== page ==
Auto apprentice named Team Canada top prospect for WorldSkills
Representing country ‘an honour’
A NAIT Auto Body Technician apprentice will face off against a Western Canadian rival for the right to represent the nation at the world’s largest skilled trades competition.
Muhammad Afzal, a fourth-year apprentice, was named a Team Canada prospect in auto body repair – NAIT’s lone representative – Skills Canada Alberta announced. That means he’ll compete against one other finalist for the right to represent the maple leaf at the 2019 WorldSkills in Kazan, Russia. The event is like the Olympics for skilled trades and technology.
“I would definitely enjoy it a lot, the opportunity to represent my country,” says Afzal. “That’s pretty big. Not everyone can say that.”
Afzal has represented Alberta at skills competitions for two straight years, most recently this past June in Edmonton when he went up against peers from other Alberta post-secondaries and won silver. That was enough to earn the right to square off in nationals the following day, where again he took home silver, opening the door to the possibility of competing internationally.
“I would definitely enjoy it a lot, the opportunity to represent my country.”
The 20-year-old has been interested in working on cars since he was a kid when his dad bought and resold vehicles, which saw them frequent many repair shops. “That’s where my passion for cars came from,” he says.
Skills competition a challenge
His apprenticeship and working in industry for the past five years prepared him for the challenge of competition. His employer, Modern Auto Body in Edmonton, focuses on luxury vehicle repair and Afzal says he’s been fortunate to work with the latest technology of the trade – and on some pretty cool cars, too, from BMWs to Teslas.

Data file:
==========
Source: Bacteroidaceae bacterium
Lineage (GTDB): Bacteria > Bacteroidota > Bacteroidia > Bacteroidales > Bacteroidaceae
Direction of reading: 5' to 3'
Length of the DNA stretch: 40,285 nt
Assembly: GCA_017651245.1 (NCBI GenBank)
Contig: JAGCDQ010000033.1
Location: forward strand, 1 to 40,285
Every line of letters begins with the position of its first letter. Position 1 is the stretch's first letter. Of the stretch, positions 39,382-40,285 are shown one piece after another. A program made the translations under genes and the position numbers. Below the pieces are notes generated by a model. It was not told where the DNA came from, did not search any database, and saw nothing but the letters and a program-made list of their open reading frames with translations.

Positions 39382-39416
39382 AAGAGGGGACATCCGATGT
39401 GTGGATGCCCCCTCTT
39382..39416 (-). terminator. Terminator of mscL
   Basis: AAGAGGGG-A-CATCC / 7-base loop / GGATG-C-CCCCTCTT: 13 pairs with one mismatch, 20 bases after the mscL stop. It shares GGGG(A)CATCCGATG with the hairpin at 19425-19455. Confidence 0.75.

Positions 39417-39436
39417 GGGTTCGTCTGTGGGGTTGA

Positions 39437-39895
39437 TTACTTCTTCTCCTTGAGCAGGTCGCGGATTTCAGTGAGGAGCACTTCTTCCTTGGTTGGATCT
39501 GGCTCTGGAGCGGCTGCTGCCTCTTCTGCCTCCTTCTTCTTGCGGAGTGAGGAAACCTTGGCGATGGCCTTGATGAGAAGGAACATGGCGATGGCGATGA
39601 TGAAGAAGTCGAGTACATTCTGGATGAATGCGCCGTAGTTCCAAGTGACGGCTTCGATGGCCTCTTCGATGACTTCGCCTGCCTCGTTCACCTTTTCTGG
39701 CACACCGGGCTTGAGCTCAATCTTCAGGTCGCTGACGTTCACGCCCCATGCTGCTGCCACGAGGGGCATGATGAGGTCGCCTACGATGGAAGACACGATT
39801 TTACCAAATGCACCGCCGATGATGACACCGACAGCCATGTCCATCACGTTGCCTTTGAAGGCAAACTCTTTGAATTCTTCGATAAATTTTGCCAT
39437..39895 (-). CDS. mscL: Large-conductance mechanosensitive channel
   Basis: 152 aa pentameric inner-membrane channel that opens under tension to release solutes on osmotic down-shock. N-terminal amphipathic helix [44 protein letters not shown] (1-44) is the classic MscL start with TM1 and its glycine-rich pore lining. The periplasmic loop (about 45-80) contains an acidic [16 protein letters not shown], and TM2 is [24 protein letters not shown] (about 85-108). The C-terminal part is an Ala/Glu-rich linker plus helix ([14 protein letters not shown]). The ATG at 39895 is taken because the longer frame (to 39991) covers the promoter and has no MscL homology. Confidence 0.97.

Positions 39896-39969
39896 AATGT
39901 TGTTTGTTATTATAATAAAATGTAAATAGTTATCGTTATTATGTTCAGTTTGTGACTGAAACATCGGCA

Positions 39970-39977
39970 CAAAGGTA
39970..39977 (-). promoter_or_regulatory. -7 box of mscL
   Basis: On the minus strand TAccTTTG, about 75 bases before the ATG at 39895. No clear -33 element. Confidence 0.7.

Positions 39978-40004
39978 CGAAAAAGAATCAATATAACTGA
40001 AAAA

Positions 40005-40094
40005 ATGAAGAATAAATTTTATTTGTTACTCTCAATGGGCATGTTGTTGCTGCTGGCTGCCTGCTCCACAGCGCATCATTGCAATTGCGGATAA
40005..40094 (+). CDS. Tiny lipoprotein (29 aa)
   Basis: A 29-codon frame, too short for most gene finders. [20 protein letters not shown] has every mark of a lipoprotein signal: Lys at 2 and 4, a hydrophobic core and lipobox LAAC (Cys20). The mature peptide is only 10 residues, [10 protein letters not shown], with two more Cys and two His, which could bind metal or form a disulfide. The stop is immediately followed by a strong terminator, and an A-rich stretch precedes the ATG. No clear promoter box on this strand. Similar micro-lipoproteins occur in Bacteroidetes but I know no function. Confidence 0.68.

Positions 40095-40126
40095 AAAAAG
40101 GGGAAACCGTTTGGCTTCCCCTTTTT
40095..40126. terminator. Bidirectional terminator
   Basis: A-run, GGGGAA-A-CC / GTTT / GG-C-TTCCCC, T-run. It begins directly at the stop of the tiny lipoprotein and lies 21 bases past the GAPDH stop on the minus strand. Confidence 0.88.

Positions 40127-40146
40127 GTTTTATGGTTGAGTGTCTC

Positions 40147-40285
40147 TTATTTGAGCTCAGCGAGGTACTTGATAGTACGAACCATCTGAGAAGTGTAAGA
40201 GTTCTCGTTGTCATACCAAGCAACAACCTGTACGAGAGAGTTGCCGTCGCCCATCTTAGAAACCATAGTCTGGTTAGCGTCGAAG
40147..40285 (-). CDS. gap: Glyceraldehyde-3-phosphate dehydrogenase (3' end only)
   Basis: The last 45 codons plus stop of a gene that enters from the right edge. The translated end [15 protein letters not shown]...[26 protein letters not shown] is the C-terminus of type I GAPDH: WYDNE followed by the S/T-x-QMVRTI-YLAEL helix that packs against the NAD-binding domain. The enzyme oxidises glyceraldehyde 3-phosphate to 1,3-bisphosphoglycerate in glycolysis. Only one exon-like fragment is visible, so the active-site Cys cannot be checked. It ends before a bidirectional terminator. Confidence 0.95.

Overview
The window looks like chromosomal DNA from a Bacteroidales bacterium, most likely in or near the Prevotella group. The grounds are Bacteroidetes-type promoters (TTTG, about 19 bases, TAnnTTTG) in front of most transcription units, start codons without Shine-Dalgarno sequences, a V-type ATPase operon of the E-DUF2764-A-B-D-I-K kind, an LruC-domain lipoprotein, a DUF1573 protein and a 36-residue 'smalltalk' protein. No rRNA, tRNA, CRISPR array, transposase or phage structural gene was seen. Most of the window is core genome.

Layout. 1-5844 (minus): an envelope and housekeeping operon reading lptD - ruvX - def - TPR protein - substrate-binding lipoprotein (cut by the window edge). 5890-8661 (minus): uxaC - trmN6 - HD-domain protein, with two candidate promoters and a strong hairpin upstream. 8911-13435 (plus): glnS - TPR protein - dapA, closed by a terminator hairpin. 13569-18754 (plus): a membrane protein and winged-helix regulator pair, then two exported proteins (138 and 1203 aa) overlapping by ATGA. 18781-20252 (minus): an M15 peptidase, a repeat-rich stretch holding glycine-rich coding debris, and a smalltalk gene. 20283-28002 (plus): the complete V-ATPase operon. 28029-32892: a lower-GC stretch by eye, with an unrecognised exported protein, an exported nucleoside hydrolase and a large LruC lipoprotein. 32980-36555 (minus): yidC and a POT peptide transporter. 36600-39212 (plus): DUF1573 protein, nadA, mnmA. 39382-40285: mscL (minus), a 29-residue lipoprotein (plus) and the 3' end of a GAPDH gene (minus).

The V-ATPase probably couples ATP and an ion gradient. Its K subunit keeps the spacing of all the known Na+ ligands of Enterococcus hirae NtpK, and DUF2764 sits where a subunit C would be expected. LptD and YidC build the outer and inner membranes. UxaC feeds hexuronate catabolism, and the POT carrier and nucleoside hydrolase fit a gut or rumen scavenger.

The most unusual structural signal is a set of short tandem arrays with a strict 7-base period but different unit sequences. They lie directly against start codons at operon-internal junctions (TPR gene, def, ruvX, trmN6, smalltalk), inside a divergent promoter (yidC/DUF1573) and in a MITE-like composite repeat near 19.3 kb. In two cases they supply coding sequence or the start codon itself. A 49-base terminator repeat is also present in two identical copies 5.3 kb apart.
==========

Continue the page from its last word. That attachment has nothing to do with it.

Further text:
Afzal heard about skills competitions from co-worker and NAIT instructor Nathan Badry (Auto Body Technician ’09), who previously won gold at provincials and silver at nationals. Competitors complete about six tasks on the clock, Afzal says, analyzing vehicles for damage, fixing the shell of a car door, dent repair and more.
“Basically, working on a day-to-day basis is me prepping for skills. It’s learning new stuff every day.”
“I think he’ll do well. We’ll be rooting for him.”
Program chair Bryce Nelson (Auto Body Repair and Refinish ’93) says the polytechnic is often well-represented at skills competitions, which is a credit to a “great group of instructors” working with apprentices.
“As far as Muhammad [potentially] going to WorldSkills, that really that just showcases NAIT and how we’re a leading trainer in trades and other programs,” he says.
Afzal is a good student, Nelson says, adding his performances at recent skills competitions reflects his commitment to push himself. “I think he’ll do well. We’ll be rooting for him.”
Confident about his chances
Afzal says he’s happy with his silver medals at provincial and nationals, especially considering both gold medallists he faced were older and more experienced. Age limits precluded those winners from qualifying for WorldSkills, where competitors must be 22 years old or younger. The top two competitors from 28 categories at nationals were named Team Canada prospects.
In order to punch a ticket to Kazan, Afzal must defeat a British Columbia-based auto body repair prospect at the Skills Canada National Competition next May in Halifax.
Though he doesn’t want to “jinx it,” Afzal points out he already bested his rival on the national stage once before and likes his chances for a repeat.
“I’m pretty confident that I’ll be taking home the medal.”